Therapy not complete without some 'home' work

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Shelly Mesure, MS, OTR/L
Shelly Mesure, MS, OTR/L

I'm referring to home visits by the therapy team, the patient, and their family. These are the clinical visits with the patient to their home for a “practice run” conducted several days or a week before their official discharge from the facility.

As an occupational therapist, I feel the answer is “yes.” As a consultant, I decided to start asking my various clients why some of them provide these home visits and others choose not to. I've received a mix of responses.

The most typical reason against home visits was lack of time and transportation options. I asked these facilities that since we're primarily treating individually, has the time component, therefore, become less of an issue? Also, since we now have the “change-of-therapy” observation periods, would these extended treatment sessions help with enhancing the reimbursement rates? In other words, we actually get paid for the extra time it may take to provide a home visit.

The obstacle of the transportation also becomes an issue of liability. If your facility has an owned vehicle, would the rehab department be able to utilize this resource to schedule these visits? If not, would the patient's family or friends be able to provide the transportation? You may be surprised, but many times the answer is yes. Due to liability reasons, the therapist should not use his or her personal vehicle as the transportation option. However, if you work in an urban area and your resident will be using public transportation upon return to home, can you incorporate community reintegration as a goal and go for a bus ride? How about out to lunch?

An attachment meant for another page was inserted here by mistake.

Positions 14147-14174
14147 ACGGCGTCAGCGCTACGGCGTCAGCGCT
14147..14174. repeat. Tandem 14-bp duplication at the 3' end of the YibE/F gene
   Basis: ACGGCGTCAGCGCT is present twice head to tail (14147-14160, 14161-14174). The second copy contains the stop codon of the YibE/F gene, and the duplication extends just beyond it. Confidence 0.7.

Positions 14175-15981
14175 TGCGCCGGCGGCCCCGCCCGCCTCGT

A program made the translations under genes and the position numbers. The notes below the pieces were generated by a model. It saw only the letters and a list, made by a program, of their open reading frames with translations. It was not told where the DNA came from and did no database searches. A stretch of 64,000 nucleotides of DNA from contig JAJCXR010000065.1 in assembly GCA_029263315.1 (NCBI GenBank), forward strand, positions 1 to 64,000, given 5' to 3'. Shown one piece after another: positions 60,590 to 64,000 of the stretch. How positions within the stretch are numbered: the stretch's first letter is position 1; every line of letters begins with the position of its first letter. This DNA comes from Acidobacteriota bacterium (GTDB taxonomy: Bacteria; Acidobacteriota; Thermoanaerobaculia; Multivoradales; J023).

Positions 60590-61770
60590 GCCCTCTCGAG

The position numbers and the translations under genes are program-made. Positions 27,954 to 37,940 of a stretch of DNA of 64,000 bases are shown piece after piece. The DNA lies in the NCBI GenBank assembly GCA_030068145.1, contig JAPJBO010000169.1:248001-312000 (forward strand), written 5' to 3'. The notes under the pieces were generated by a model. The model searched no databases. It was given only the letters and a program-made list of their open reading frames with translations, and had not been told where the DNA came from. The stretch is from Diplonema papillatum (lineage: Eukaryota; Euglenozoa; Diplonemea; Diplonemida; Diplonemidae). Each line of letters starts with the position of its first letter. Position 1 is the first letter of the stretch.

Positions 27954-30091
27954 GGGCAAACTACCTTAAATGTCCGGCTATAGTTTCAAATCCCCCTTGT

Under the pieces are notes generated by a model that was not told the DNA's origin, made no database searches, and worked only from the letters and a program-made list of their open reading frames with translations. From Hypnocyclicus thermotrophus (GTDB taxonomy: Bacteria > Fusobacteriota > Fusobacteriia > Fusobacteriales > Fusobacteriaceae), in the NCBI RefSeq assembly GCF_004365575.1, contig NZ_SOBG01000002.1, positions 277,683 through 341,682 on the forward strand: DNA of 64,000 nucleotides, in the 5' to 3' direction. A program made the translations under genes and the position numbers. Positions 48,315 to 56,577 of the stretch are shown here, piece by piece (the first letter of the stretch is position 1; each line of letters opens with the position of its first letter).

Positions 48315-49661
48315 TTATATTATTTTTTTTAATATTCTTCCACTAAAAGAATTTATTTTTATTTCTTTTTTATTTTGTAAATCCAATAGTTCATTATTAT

Explore these obstacles. One physical therapy assistant I spoke with, Bob Uberti, had nothing but positive reasons for encouraging home visits. According to Mr. Uberti, being able to see the actual visual layout of the residence makes a big difference.

“Being able to see exactly what the resident needs to do, is a major help in determining if the patient needs new goals or will be able to return home soon,” says Mr. Uberti. “If the home is older, it may have additional challenges. There may be issues with clutter, throw rugs, furniture arrangement, accessibility throughout every room.”

In one example Mr. Uberti provided, he explained how the home had settled, causing the first step of the landing to be twice the height of a normal sized step. At the home visit, the patient was unable to manage the step, which established a revision in the stair-training goals. Other options, such as using the second entrance or adding a ramp were explored.

“It's a sense of closure, knowing they can actually do what we've accomplished in the skilled nursing home setting,” Uberti observed.

Shelly Mesure ("Measure"), MS, OTR/L, is the president and owner of A Mesured Solution Inc., a rehabilitation management consultancy with clients nationwide. A former corporate and program director for major long-term care providers, she is a much sought after speaker and writer on therapy and reimbursement issues.


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Rehab Realities is written by Renee Kinder, MS, CCC-SLP, RAC-CT.  She currently serves as Director of Clinical Education for Encore Rehabilitation and acts as editor of Perspectives on Gerontology, a publication of the American Speech Language Hearing Association.